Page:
Our math instructor went to a conference and left a quiz for our substitute teacher to administer. The problem we had to solve, using the law of cosines was “What are the angles of this 5, 2, 1 triangle?” The other students were struggling to apply the formula (which gave strange numbers), but I had forgotten the formula. I started to derive the formula when I recognized that the base was too big for the short sides. I was the only one that got the right answer: “This is not a triangle.” The instructor apologized the next week for the mistake.

Our computer science lecture hall had a large green motorized chalkboard that the lecturer could raise while filling the board. Our instructor drew the flowchart for a sort program, filling the board. When he was done, he turned to the class, all proud of himself. I called out, “That won’t work!” He said, “Who said that?” I replied, “I did.” Then I explained that every time around the loop he was setting his continue flag, when it should be reset at the start of the loop, and be set whenever an item was found to be out of order, and had been swapped to get closer to its correct position. When a pass finished without swapping any items, then the sort was complete. His code would loop forever. He said, “Oh, that’s a detail.” I replied with the same inflection, “Oh, that’s programming.” The hall erupted with applause.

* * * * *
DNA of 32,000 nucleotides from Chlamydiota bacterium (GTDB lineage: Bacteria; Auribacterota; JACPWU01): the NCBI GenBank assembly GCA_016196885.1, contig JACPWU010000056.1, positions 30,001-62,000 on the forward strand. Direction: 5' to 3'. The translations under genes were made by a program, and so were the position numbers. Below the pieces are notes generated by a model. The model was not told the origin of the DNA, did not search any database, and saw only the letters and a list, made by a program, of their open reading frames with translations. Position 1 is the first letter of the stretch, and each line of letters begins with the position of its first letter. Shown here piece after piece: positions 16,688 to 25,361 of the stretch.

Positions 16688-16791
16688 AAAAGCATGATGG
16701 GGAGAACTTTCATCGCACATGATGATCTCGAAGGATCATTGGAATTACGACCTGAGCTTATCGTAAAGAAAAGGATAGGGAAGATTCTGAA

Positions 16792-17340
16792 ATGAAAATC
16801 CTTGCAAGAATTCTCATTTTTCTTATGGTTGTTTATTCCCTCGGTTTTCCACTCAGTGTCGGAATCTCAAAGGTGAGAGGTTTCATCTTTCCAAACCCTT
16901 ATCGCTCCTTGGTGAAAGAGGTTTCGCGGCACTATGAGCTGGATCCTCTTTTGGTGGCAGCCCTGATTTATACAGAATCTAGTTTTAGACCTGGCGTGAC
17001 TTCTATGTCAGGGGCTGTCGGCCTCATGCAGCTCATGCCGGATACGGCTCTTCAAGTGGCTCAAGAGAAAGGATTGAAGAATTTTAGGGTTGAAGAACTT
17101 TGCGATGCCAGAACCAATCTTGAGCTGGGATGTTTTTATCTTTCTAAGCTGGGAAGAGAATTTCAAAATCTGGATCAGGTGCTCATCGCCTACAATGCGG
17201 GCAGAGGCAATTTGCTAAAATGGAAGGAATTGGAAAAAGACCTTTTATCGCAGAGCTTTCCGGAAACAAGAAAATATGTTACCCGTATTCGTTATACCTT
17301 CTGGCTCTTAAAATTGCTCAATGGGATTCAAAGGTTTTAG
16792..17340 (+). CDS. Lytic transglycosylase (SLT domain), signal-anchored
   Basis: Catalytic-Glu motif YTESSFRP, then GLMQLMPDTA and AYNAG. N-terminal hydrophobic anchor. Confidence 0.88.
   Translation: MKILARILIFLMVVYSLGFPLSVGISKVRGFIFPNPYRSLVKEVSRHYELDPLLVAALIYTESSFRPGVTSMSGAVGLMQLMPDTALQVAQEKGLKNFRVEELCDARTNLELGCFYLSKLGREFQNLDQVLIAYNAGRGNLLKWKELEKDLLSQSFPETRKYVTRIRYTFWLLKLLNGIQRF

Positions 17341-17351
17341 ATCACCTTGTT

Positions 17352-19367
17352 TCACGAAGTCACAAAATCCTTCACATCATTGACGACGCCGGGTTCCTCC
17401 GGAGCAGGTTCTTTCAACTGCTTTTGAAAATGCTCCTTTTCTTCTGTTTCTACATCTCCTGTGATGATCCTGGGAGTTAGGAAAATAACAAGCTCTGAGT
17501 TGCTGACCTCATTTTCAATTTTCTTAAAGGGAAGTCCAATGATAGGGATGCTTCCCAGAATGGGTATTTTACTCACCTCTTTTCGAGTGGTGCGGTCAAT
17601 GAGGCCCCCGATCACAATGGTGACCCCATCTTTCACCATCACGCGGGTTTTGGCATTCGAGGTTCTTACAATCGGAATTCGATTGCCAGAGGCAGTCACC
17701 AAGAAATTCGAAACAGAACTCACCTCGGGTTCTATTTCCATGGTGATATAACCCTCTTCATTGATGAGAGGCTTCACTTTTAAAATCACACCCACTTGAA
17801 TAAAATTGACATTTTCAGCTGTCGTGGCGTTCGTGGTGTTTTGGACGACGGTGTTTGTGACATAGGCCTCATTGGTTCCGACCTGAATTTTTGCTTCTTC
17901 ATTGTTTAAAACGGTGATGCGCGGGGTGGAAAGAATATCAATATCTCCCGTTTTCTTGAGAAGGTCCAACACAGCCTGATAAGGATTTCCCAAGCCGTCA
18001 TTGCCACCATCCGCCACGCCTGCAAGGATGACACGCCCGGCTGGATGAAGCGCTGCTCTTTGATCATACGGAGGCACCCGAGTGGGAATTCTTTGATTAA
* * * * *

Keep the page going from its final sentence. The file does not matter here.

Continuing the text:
Once in a later lab, he wrote Pi on the white board to 20 decimal places. Once again, he turned to the class, all pleased with himself. I called out, “There is a mistake.” He said, “Who said that?” I replied, “I did.” He asked, “Where is it wrong?” I said, “Just a minute.” I started tapping on my table with my fingers. He said, “Whoa, I got to see this!” He must have thought I was using chisanbop, the Korean way of calculating similar to an abacus, using just fingers. I told him what the error was, and he asked how I did that. I told him I know a poem in which the letter count in each word is a digit of Pi:

Sir, I bear a rhyme excelling

in mystic force and magic spelling.

Celestial sprites elucidate,

all my own striving can’t relate.”

3.14159265358979323846

I was just counting the letters using my fingers.

The next two digits happen to be 26, the first pair of digits to repeat.